Mom-and-pop liquor stores in Beaufort County worry legislation will kill business

gsmith@islandpacket.comApril 8, 2013 


John Kelsey, president of the ABC Stores of South Carolina and owner of three area liquor stores is shown here Monday afternoon inside his business Roller's Wine and Spirits at Coligny Plaza on Hilton Head Island.

SARAH WELLIVER — Sarah Welliver Buy Photo

John Kelsey, owner of three Roller's liquor stores on Hilton Head Island, worries a bill to be considered today by a state Senate panel could hurts the sales of mom-and-pop liquor stores around the state or even put them out of business.

The legislation in the Senate Judiciary Committee would increase from three to seven the number of retail liquor-store licenses a business could have.

Kelsey and other small-business owners say the change means big-box retailers, like Total Wine & More, will open stores and drive out smaller retailers.

"(Total Wine's) strategy is to go in and price liquor at or below costs. You can't compete with someone like a Total Wine," Kelsey said. "If this passes, Total Wine will have seven (liquor licenses). Walmart will have seven. Costco will have seven. It will shift from small, locally owned businesses to the big boxes."

More than 40 liquor stores operate in Beaufort and Jasper counties, all of them small and locally owned, according to Kelsey, president of the ABC Stores of South Carolina, a trade group that represents the state's liquor stores.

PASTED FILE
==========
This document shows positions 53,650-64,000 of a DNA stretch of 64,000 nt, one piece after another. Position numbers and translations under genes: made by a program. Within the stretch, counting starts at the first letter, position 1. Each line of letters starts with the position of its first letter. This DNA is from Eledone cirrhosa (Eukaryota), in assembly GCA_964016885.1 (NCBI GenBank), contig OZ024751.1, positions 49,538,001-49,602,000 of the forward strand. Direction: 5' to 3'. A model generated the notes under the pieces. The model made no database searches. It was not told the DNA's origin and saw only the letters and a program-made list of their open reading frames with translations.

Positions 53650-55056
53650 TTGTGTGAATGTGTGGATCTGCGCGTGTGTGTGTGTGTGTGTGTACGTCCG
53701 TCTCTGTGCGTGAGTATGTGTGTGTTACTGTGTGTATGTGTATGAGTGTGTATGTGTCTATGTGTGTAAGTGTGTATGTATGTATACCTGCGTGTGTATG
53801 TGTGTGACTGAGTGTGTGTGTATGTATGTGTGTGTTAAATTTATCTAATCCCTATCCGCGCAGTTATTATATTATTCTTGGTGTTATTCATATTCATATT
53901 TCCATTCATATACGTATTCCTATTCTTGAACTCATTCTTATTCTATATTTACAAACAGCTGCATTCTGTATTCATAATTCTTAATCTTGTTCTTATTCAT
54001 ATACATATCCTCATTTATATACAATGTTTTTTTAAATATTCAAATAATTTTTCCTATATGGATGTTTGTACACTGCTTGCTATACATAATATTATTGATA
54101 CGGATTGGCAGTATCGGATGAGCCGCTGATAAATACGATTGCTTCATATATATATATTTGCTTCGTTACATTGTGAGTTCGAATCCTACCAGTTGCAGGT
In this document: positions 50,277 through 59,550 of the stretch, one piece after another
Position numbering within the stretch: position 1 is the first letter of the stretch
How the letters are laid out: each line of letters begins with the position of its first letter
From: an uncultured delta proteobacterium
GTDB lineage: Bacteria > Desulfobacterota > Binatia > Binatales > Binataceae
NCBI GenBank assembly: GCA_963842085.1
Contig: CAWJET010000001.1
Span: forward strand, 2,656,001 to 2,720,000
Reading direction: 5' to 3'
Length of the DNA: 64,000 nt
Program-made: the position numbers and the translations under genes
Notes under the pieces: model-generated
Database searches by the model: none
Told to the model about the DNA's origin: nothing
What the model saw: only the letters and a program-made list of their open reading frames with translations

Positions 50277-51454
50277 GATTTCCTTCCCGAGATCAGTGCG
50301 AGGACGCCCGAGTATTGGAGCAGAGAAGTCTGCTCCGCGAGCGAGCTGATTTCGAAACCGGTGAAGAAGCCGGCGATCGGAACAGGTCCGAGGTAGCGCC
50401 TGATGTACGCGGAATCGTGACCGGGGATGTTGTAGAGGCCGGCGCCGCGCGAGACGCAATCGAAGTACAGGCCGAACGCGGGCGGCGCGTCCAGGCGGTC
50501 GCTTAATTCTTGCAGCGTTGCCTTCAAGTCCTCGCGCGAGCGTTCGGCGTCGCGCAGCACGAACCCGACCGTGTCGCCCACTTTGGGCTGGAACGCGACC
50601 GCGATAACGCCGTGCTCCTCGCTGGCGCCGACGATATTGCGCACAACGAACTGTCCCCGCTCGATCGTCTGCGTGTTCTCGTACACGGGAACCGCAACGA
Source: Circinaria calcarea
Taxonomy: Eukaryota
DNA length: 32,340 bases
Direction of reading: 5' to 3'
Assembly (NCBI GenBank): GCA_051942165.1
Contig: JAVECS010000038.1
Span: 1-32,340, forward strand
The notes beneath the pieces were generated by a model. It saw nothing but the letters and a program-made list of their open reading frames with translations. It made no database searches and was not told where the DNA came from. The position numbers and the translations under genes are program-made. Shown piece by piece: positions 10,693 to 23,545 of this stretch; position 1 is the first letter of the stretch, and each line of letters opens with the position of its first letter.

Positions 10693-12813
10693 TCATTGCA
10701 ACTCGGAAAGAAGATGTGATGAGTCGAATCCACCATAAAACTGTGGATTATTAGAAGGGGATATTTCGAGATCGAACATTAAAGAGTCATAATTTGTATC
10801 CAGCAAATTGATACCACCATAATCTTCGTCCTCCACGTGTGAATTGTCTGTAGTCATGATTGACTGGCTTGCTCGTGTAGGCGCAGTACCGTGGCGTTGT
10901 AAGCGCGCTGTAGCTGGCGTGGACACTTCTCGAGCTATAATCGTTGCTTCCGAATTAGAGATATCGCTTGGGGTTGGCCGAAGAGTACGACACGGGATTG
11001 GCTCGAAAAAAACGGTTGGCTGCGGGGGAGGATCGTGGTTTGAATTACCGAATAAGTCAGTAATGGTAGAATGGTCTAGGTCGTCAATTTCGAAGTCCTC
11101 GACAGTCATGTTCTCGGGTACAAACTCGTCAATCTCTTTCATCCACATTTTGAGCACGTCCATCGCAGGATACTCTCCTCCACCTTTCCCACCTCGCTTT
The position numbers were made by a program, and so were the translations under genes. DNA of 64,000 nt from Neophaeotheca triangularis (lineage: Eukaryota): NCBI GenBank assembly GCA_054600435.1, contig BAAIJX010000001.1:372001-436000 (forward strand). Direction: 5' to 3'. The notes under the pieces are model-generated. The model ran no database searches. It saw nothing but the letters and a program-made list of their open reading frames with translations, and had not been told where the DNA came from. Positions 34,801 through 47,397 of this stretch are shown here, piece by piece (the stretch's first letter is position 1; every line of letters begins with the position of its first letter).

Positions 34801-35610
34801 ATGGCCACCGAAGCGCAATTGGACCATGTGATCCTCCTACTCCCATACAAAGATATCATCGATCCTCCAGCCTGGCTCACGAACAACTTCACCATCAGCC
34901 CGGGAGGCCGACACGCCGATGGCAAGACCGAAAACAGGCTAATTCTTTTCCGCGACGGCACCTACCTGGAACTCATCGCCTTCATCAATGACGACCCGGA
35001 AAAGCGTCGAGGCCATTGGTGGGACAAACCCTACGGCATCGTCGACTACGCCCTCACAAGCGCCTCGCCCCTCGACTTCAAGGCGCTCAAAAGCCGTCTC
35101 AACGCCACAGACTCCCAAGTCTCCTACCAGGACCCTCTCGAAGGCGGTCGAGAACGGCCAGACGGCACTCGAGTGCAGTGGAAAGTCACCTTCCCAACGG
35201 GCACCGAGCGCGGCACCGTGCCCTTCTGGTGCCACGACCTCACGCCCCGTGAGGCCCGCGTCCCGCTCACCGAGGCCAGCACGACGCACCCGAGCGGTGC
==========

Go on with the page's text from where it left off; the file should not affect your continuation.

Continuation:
David Trone, co-owner of Total Wine, a national chain that operates about 90 wine superstores in 14 states, said the legislation is a great way to increase competition and give consumers the best products for less.

"The only people not backing it are competitors. Consumers love it," Trone said.

If the bill passes, Trone said, his company is interested in expanding beyond its three locations in Charleston, Columbia and Greenville, although it's too early to say where the stores would be.

And he thinks smaller liquor stores could stay in business.

"The smaller stores sell to the local clientele, and they can offer highly personalized service," he said. "We have mom-and-pops that operate down the street from us all over the country."

Kelsey said the "free market" argument carries little weight. The state already heavily regulates liquor stores, making it difficult to compete, he said.

"If you want to have free competition, let's deregulate the industry," he said, noting he cannot be open on Sunday, cannot deliver liquor, cannot sell to someone under 21, along with other restrictions. "It's tough, particularly on the small businesses, because of all the regulation."

State Sen. Tom Davis, R-Beaufort, would vote on the bill should it win approval today and advance to the Senate floor.

Davis said he would attend the meeting to hear the two sides make their cases.

"I oppose state interference in free-market activities unless regulation is necessary to prevent public harm," Davis said. "I don't serve on the Judiciary Committee but will attend this meeting to hear advocates make their case."

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